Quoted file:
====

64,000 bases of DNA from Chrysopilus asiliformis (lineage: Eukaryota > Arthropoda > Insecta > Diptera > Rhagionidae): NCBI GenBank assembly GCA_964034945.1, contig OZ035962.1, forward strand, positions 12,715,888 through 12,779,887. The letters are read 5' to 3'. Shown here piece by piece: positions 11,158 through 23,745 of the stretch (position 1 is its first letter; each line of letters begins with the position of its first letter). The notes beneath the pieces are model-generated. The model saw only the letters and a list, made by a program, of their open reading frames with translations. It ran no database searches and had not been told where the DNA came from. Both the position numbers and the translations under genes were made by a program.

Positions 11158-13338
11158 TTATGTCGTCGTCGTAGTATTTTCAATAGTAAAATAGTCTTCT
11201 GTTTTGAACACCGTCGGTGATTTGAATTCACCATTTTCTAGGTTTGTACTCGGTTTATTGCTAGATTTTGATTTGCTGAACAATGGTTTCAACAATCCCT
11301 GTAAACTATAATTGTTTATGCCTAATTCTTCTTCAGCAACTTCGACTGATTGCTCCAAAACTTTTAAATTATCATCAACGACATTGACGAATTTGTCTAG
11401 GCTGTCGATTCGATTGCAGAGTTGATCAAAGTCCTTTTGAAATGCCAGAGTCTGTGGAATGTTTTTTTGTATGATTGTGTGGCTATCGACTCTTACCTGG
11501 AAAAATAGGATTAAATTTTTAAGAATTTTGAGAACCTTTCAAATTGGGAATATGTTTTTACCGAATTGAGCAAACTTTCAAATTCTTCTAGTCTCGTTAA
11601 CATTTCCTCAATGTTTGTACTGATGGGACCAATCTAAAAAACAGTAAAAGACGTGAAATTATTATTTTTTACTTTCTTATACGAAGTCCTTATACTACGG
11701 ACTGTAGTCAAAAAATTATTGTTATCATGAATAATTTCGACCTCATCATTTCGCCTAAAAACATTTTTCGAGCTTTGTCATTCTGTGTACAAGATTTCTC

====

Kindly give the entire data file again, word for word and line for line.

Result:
64,000 bases of DNA from Chrysopilus asiliformis (lineage: Eukaryota > Arthropoda > Insecta > Diptera > Rhagionidae): NCBI GenBank assembly GCA_964034945.1, contig OZ035962.1, forward strand, positions 12,715,888 through 12,779,887. The letters are read 5' to 3'. Shown here piece by piece: positions 11,158 through 23,745 of the stretch (position 1 is its first letter; each line of letters begins with the position of its first letter). The notes beneath the pieces are model-generated. The model saw only the letters and a list, made by a program, of their open reading frames with translations. It ran no database searches and had not been told where the DNA came from. Both the position numbers and the translations under genes were made by a program.

Positions 11158-13338
11158 TTATGTCGTCGTCGTAGTATTTTCAATAGTAAAATAGTCTTCT
11201 GTTTTGAACACCGTCGGTGATTTGAATTCACCATTTTCTAGGTTTGTACTCGGTTTATTGCTAGATTTTGATTTGCTGAACAATGGTTTCAACAATCCCT
11301 GTAAACTATAATTGTTTATGCCTAATTCTTCTTCAGCAACTTCGACTGATTGCTCCAAAACTTTTAAATTATCATCAACGACATTGACGAATTTGTCTAG
11401 GCTGTCGATTCGATTGCAGAGTTGATCAAAGTCCTTTTGAAATGCCAGAGTCTGTGGAATGTTTTTTTGTATGATTGTGTGGCTATCGACTCTTACCTGG
11501 AAAAATAGGATTAAATTTTTAAGAATTTTGAGAACCTTTCAAATTGGGAATATGTTTTTACCGAATTGAGCAAACTTTCAAATTCTTCTAGTCTCGTTAA
11601 CATTTCCTCAATGTTTGTACTGATGGGACCAATCTAAAAAACAGTAAAAGACGTGAAATTATTATTTTTTACTTTCTTATACGAAGTCCTTATACTACGG
11701 ACTGTAGTCAAAAAATTATTGTTATCATGAATAATTTCGACCTCATCATTTCGCCTAAAAACATTTTTCGAGCTTTGTCATTCTGTGTACAAGATTTCTC